SPONSORED:

Clyburn takes victory lap after Biden wins big on Super Tuesday

Clyburn takes victory lap after Biden wins big on Super Tuesday
© Greg Nash

House Majority Whip James Clyburn’s (D-S.C.) endorsement of former Vice President Joe BidenJoe BidenMellman: Trump voters cling to 2020 tale FDA authorizes another batch of J&J vaccine Cotton warns of China collecting athletes' DNA at 2022 Olympics MORE marked a turning point in his presidential bid, leading to massive wins in South Carolina on Saturday and across the South on Super Tuesday.

Clyburn, the highest-ranking African American official in Congress, successfully rallied black voters in the Palmetto State and beyond to back Biden, citing his electability and impact on down-ballot races.

The endorsement was credited for helping to propel the former vice president to victories in a majority of the states to vote on Super Tuesday, providing Biden with an edge in the delegate count over Sen. Bernie SandersBernie SandersProgressives rave over Harrison's start at DNC Zombie Tax punishes farmers to fill DC coffers Progressives threaten to block bipartisan infrastructure proposal MORE (I-Vt.). 

ADVERTISEMENT

“My aim was not just to win South Carolina, but to win it big enough so as to create a surge for Joe Biden,” Clyburn told The Hill. “Someone asked me, ‘Are you trying to stop Bernie Sanders?’ No, I wasn’t trying to stop him. I’m trying to create a surge for Joe Biden.” 

Clyburn was lauded as a hero by a number of Democratic television pundits on Tuesday evening, even as he himself has admitted that he did not predict the breadth of Biden's wins.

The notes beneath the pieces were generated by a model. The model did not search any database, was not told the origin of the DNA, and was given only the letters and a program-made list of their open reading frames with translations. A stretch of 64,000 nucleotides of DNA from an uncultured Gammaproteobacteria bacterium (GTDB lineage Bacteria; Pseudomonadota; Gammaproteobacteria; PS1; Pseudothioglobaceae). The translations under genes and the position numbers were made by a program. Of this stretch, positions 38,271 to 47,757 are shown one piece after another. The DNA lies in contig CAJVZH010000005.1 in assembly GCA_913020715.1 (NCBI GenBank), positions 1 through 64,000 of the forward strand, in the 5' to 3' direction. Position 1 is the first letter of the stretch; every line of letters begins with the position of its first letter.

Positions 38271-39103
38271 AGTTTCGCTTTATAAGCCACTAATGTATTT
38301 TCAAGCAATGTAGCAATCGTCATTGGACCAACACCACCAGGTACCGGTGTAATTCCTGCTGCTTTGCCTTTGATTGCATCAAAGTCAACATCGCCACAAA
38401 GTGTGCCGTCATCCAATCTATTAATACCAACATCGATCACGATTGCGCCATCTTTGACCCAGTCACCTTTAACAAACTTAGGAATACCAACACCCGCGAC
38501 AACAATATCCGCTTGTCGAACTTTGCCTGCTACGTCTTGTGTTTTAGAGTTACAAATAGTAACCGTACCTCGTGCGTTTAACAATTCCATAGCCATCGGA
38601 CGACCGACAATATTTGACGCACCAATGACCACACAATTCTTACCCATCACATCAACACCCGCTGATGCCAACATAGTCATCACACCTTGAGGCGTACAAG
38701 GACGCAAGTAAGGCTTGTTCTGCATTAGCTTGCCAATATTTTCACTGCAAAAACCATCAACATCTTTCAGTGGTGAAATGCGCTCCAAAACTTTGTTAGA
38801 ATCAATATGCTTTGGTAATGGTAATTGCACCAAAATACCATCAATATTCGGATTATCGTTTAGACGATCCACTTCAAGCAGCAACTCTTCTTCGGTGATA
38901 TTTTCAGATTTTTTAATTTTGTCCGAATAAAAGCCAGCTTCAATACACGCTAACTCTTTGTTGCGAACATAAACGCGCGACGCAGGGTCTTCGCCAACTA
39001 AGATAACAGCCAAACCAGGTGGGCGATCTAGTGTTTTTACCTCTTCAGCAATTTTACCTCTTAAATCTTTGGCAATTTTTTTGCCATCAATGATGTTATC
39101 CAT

Longtime operative James Carville saluted the congressman on MSNBC on Tuesday, saying he “saved the Democratic Party” with his endorsement of Biden.

Congressional Black Caucus Chairwoman Rep. Karen BassKaren Ruth BassBlack Republican advocates his case for CBC membership Tim Scott: Could be 'very hard' to reach police reform deal by June deadline Police reform negotiations enter crucial stretch MORE (D-Calif.), who met with Biden on Tuesday in Los Angeles but has not endorsed a candidate yet, credited Clyburn with helping to turn things around for Biden.

"The momentum that Biden got out of South Carolina, the momentum he got from that incredible endorsement by Mr. Clyburn, definitely seems like it put the momentum his way," Bass told The Hill on Wednesday.

"Clearly, what I heard was 47 percent of the voters in South Carolina in exit polls said they were waiting for him to know what to do," she said.

ADVERTISEMENT

After a decisive victory in South Carolina, Biden won 10 of 14 states as of Wednesday afternoon, sweeping the South after early victories in North Carolina and Virginia and eventually winning Texas. He also unexpectedly prevailed in Minnesota and Massachusetts, despite not visiting the two states that Sanders had sought to put into play with recent rallies. 

However, Sanders was projected to win California, although the final count was yet to be determined, and won in Colorado, Utah and his home state of Vermont. 

Biden's wins in South Carolina and on Super Tuesday showcased the breadth of his support among African Americans, who are seen as the backbone of the Democratic Party.

NBC News exit polls from Wednesday morning showed Biden carrying the support from roughly 70 percent of black voters in Alabama and Virginia. Biden also carried support from over half of the demographic in Tennessee and North Carolina. 

“On the day after the Saturday vote, I went to North Carolina,” Clyburn told The Hill. “I heard from people in Goldsboro, people in Fayetteville [who said], your endorsement was exactly what we were waiting for.”